In all fairness, appearance is big business in South Korea. The beauty market is worth over $13 billion, placing the country among the top 10 beauty markets in the world. Just over half (51%) of the total market share comes from facial skincare, a category that is steadily growing. According to Mintel, more than two thirds (68%) of total skincare product launches in South Korea from 2015 to 2016 were for facial products. Color cosmetics make up the second largest beauty category, with South Korean women spending more than double the global average on color cosmetics.
To compound matters, South Korean celebrities or “idols,” who are held up as the standard of beauty, often get extensive cosmetic surgery. The K-pop girl band SixBomb all underwent plastic surgery and used it as the concept for their new single a couple years back. The dramatic project cost $90,000, and the artists had “almost every kind of surgery that could be done on a face” as well as breast implants, according to their manager. Their music videos follow the group visiting a plastic surgery clinic, having their facial features examined, and dancing with their heads wrapped in bandages. In their song “Becoming Pretty,” they sing, “Everyone follows me; they know I’m pretty.”
It’s the unrealistic goals of aesthetic perfection that the Escape the Corset movement seeks to abolish. One popular Korean YouTuber known as Bambigirl (밤비걸) recently announced that she would no longer be filming makeup tutorials, beauty unboxings, and skincare routines. Shim Jung-hyun, who is Bambigirl and boasts nearly half a million subscribers, explained that she is “no longer happy with making myself up beyond the point of gaining self-satisfaction.”
More than makeup
For Korean university student Chowon, the movement is more than just about makeup; it’s a “fundamental resistance against patriarchy,” she says. To that end, Chowon cut her own hair and discarded all of her makeup products. “I haven’t bought any makeup in two years,” she tells me. She’s also gotten rid of any “uncomfortable clothing, especially anything that would expose my body as a sexual object.”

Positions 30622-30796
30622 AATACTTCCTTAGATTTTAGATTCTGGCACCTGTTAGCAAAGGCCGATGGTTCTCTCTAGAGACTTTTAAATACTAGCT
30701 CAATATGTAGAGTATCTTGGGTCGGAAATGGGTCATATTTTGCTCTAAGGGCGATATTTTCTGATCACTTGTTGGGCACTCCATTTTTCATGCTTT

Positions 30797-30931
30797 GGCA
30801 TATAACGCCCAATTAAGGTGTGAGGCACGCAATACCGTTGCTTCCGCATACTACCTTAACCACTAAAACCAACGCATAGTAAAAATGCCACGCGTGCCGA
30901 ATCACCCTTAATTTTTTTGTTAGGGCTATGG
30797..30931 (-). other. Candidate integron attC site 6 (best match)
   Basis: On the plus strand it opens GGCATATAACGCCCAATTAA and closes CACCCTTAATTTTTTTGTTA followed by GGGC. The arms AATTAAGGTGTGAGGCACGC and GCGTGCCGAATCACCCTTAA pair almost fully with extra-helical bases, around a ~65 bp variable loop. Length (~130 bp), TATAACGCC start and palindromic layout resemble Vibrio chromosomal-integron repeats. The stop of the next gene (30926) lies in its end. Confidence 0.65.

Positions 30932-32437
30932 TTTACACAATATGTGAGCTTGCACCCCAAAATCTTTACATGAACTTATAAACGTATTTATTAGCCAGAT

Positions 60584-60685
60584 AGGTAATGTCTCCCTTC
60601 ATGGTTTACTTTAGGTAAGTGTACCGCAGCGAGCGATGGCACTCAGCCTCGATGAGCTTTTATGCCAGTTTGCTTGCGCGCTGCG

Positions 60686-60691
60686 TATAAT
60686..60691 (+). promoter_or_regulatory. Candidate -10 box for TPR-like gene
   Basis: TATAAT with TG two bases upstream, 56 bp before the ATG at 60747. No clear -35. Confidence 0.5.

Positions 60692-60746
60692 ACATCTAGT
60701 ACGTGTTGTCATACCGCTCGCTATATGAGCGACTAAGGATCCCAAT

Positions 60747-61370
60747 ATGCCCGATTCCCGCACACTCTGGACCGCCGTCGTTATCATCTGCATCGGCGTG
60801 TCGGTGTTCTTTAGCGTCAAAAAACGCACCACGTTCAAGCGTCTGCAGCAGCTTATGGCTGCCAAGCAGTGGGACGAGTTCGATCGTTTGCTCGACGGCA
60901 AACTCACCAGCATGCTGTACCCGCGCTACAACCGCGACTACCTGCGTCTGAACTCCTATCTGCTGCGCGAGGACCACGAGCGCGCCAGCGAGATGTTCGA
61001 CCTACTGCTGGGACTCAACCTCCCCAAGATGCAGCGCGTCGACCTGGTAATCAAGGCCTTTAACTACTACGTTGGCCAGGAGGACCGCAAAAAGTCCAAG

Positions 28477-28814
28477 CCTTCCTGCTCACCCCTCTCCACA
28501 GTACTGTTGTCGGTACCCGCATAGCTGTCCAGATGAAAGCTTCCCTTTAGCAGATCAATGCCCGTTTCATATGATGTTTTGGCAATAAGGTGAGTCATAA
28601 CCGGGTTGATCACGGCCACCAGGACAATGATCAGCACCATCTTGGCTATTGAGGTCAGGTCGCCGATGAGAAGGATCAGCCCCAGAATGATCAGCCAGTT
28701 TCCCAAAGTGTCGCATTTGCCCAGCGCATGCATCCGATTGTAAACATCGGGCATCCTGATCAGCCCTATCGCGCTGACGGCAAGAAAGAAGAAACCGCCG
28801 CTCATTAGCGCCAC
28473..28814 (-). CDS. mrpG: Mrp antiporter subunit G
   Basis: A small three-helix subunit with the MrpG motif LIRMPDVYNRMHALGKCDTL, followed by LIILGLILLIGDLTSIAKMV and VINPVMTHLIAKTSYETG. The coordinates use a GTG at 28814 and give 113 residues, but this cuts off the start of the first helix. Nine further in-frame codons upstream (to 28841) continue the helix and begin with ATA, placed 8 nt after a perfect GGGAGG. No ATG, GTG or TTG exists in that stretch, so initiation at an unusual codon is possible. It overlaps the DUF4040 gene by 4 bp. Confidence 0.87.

It’s given Chowon a sense of freedom, she says, and her family is supportive. “At the very beginning of my change, with my short hair and bare face, a couple of my family [members] thought I looked a little weird, but they weren’t judgmental." After two weeks, they were the ones telling her that it was time for a haircut.
The feedback Chowon has received from female friends has also been overwhelmingly positive. “Many of them told me that my hair looks so comfortable and cool,” she says. “Some even said I look more handsome than their boyfriend,” though she’s quick to add that “I know a compliment is also a form of judgment, but it brought a lot of laughter during many chats between female friends.”
For many Korean feminists, the Escape the Corset movement is about more than just makeup, hair, and dress. “The underlying structure of being trained to self-objectify is patriarchy,” says Chowon. “Women are encouraged to smile, always be friendly, and speak nicely, even if they are sexually harassed. The beauty of women in our society is not about healthiness or love.” She says that there needs to be an entire shift in people’s mindsets about what beauty means.
Amy, a 27-year-old teacher in South Korea, agrees. “I am so glad that even in a beauty-obsessed country like Korea, women are becoming more aware and are questioning exactly why they wear makeup.” She says they need to question why their lives are based on this performance of sorts, where they’re trying to conform to some “unrealistic and physically uncomfortable beauty standard” on a daily basis “just to look pretty.”